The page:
Researchers involved in the treatment of children infected with Ebola have developed a set of guidelines aimed at improving how Ebola-infected children are treated.
Researchers from around the world will gather April 10 to discuss the risk of emerging infectious diseases, and how best to translate research to clinical care, at the third annual conference of the Washington University Center for Global Health and Infectious Disease.
Efforts at Washington University and Barnes-Jewish and St. Louis Children’s hospitals to safely coordinate a response to the Ebola virus have been underway for several months. Among those efforts are suggested steps for faculty, staff and students traveling to and from Ebola-stricken countries.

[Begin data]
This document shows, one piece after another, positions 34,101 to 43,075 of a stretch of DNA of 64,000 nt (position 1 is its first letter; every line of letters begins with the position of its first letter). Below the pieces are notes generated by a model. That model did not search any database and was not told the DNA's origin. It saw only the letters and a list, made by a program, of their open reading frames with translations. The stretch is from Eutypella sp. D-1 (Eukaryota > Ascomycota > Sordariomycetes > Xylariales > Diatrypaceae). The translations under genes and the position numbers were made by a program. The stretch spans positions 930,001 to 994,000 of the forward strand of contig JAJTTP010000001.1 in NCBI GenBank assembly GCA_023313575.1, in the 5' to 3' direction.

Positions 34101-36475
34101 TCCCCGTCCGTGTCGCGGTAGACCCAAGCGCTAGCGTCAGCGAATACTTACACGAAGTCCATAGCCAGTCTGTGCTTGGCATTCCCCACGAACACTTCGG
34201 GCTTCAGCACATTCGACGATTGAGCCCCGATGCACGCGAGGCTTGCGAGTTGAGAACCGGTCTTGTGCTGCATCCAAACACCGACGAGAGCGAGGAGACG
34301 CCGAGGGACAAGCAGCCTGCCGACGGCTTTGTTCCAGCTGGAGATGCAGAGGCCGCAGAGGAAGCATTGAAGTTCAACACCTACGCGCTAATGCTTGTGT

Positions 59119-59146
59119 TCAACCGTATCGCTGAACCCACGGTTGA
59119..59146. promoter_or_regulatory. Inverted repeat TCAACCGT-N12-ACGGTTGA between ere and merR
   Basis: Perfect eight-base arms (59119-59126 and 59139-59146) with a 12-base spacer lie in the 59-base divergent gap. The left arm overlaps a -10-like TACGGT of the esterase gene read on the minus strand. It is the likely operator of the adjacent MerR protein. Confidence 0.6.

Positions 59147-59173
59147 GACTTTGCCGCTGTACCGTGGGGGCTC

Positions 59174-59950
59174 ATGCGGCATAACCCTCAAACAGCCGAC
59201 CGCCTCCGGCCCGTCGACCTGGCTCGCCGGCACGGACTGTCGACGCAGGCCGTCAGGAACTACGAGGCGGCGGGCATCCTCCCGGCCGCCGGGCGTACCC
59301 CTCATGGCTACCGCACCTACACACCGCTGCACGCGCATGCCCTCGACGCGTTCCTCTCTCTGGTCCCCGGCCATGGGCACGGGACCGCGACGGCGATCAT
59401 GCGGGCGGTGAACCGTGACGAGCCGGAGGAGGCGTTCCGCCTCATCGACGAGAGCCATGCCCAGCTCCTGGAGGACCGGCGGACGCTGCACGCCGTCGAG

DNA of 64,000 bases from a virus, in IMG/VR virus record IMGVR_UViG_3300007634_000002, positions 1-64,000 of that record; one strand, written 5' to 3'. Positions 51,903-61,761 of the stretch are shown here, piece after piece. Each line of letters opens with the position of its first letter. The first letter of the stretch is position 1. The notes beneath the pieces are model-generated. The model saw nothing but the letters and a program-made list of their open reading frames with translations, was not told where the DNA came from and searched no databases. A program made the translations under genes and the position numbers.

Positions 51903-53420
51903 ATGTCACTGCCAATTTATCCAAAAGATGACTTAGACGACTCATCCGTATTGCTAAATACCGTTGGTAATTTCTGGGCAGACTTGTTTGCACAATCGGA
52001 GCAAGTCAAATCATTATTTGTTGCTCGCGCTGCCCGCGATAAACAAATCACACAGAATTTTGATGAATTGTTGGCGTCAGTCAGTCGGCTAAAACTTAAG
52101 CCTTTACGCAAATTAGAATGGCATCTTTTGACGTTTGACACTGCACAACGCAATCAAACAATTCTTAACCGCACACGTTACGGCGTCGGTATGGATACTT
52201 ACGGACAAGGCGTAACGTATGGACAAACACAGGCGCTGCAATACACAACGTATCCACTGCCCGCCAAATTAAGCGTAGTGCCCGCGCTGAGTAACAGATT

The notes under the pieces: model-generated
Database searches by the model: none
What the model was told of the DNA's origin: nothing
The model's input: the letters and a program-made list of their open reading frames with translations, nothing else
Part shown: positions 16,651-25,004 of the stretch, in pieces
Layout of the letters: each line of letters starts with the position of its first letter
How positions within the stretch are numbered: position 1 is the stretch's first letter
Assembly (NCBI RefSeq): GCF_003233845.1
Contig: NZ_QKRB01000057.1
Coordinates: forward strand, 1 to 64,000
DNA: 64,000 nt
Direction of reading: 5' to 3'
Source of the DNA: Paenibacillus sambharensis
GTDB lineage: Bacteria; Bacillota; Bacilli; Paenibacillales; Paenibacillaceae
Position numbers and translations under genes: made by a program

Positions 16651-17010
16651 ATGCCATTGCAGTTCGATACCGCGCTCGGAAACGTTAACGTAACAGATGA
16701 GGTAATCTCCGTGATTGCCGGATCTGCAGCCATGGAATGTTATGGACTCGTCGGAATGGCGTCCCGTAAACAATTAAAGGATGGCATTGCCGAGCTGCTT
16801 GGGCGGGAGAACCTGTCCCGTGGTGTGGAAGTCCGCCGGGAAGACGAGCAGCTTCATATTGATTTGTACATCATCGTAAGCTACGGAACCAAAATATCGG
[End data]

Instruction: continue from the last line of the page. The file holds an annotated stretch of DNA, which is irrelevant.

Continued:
The Ebola virus, in the midst of its biggest outbreak on record, is a master at evading the body’s immune system. But researchers at the School of Medicine and elsewhere have learned one way the virus dodges the body’s antiviral defenses, providing important insight that could lead to new therapies.
In an effort to learn why some viruses such as influenza, Ebola and West Nile are so lethal, a team of U.S. researchers plans an $18.3 million comprehensive effort to model how humans respond to these viral pathogens. Participants include Washington University’s Michael Diamond, a West Nile expert.